13 Kan is the first day of Pop, and the stone (idol) for the Katun 5 Ahau was taken (engraved) in the year 1593, which passed on 15 Tzec (Craine and Reindorp 1979: 98).

There was a ritual homage to the “idols” at the change of each k’atun. Stones were employed as time reckonings. The tradition of the erection of large stones at “period-endings” of the Long Count calendar is attested at the time of the arrival of the Spanish.[9] [10]

Based upon his reading of the Books of Chilam Balam, Edmonson asserts that the postclassic and colonial Yucatec not only had individual divine lords (e.g. time deities) of the k’atun but that the real capital of the region was the seat of the k’atun (hetz’ k’atun) and the cycle (may cu) (Edmonson N.D.; 1980; 1982; 1986). A seat of the Short Count, k’atun cycle was an honour for the individual city.33 It is said in The Books of Chilam Balam to take place in cities like Mayapan, Merida and Valladolid etc. (Edmonson 1986)[11] That postclassic Yucatan was systematically ruled from a different region in each k’atun is however, not corroborated.

  • [1] Cf. Grana-Behrens (2002: 458).
  • [2] Cf. Grana-Behrens (2002), Lacadena (2003) and Boot (2005) for references to “periodending” inscriptions on stone monuments in the northern lowland of Yucatan.
  • [3] The Short Count probably first appeared at Caracol (Satterthwaite 1965:626). In the city of Caracol there has been found 18 “Giant Ajaw Altars”. Each has a coefficientand the day-name Ajaw of the 260-day calendar inscribed. The day Ajaw is the only positionof the 13 days from the 260-day calendar that could end a given winikhaab-period. Theearliest date on the “Giant Ajaw Altars” is 2 Ajaw i. e. or 495 ad and the last is7 Ajaw, or the ending of 830 ad (Martin and Grube 2000: 88-89).
  • [4] Cf. Grana-Behrens (2002) and Bricker and Miram (2002: 43). The Yucatecan methodof recording dates has been summarised by Thompson (1978: 197-203).
  • [5] Tun-Ajaw dates are found in the western and eastern Puuc region and in inscriptionsfrom Chichen Itza and Ek’ Balam. This system is applied in a comparatively great extent inXcalumkin and Xkombec. These inscriptions are, besides on monumental architecture,inscribed in the Codex Paris and in books from the colonial period (Grube, Lacadena andMartin 2003: II-4-II-5).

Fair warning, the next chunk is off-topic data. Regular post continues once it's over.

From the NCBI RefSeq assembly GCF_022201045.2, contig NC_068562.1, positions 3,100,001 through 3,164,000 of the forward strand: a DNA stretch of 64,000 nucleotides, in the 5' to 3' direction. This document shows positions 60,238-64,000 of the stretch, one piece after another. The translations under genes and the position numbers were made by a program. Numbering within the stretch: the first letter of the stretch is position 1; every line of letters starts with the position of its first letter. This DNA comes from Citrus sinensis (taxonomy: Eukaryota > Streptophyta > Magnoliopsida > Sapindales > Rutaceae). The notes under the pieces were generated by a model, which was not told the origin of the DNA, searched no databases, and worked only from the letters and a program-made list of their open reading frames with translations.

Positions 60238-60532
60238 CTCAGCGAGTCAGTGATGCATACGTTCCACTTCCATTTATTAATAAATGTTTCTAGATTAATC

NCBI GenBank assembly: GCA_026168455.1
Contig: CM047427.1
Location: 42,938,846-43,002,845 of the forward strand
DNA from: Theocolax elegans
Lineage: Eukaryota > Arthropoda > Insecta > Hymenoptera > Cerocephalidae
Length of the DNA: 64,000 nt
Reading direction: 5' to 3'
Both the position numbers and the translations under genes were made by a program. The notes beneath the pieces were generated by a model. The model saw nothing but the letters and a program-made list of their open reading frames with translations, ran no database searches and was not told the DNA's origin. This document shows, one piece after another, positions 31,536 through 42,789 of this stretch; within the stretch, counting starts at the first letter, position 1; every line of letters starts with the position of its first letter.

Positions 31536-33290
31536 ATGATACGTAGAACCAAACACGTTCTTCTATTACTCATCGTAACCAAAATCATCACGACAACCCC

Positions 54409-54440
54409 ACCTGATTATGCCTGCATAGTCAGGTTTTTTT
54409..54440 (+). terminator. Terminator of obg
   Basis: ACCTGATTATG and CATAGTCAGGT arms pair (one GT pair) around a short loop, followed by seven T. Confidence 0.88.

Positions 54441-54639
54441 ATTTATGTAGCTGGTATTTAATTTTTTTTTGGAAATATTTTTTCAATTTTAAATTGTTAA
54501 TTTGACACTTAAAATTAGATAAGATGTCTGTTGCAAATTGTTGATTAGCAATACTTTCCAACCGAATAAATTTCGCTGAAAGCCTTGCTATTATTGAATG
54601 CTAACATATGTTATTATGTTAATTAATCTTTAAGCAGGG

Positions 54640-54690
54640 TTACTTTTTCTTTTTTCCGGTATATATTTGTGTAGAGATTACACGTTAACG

• [6] Tun-Ajaw dates were also employed to dedicate architectural structures.
  • [7] History and prophecy were intermingled. What happened on K’atun 13 Ajaw mightbe patterned on the next K’atun 13 Ajaw. Cf. Pulston (1979).
  • [8] K’atun-wheels, which depict a serie of 13 K’atuns, are recorded in The Books ofChilam Balam (Roys 1933: 132; Thompson 1978: 247-248; Craine and Reindorp 1979: 88; 97;99, note 107; note 109; 97, fig. 1; 98-99, see notes; 175-176).
  • [9] A ceremonial employment of stones in Yucatec calendar ceremonies is reported by:the Book of Chilam Balam of Chumayel, the Codex Perez and the Book of Chilam Balam ofMam, the Chronicle of Chacxulubchen, Cronica de Yaxkkul, Cronica de Chicxulub, Andres deAvendano y Loyola in Relacion de las dos entradas que hice a la conversion de los gentilesytzaex, y cehaces, Diego de Landa in Relacion de las cosas de Yucatan, Fray Pedro Sanchezde Aguilar in Informe contra idolorum cultures del Obispado de Yucatan and Diego deCollogudo in Historia de Yucatan.
  • [10] The Santa Rita murals, from Belize in the postclassic period portray supernaturalbeings. The scenes contain place names like the ‘dancing place sign’, Wuk Ha’ Nal togetherwith the day-names 1 Ajaw, 9 Ajaw etc. , which observe the ending of a K’atun. The placenames describe the places where the k’atun was ended and established in the same mannerit is outlined in The Books of Chilam Balam (Stuart and Houston 194: 79-90).
  • [11] Cf. list by Edmonson on the seating and lordship of the k’atun in The Books of theChilam Balam (Edmonson 1986: 4-5; 275-276) There are series of the governance and countenance of the k’atun in Codex Perez and the Book of Chilam Balam of Mani (Craine andReindorp 1979: 77-88, note 60; 100, note 112). Fray Andres de Avendano describes the k’atuncycle of the Itza in the late 17th century. He had seen books with: ‘... ages and prophecieswhich their idols and images announced to them, or, to speak more accurately, the devilby means of the worship which they pay to him in the form of some stones. These ages arethirteen in number; each has its separate idol and its priest, with a separate prophecy of itsevents. These thirteen ages are divided into thirteen parts which divide this kingdom ofYucatan and each age, with its idol, priest and prophecy, rules in one of these thirteen partsof the land, according as they have divided it’ (Means 1917: 141).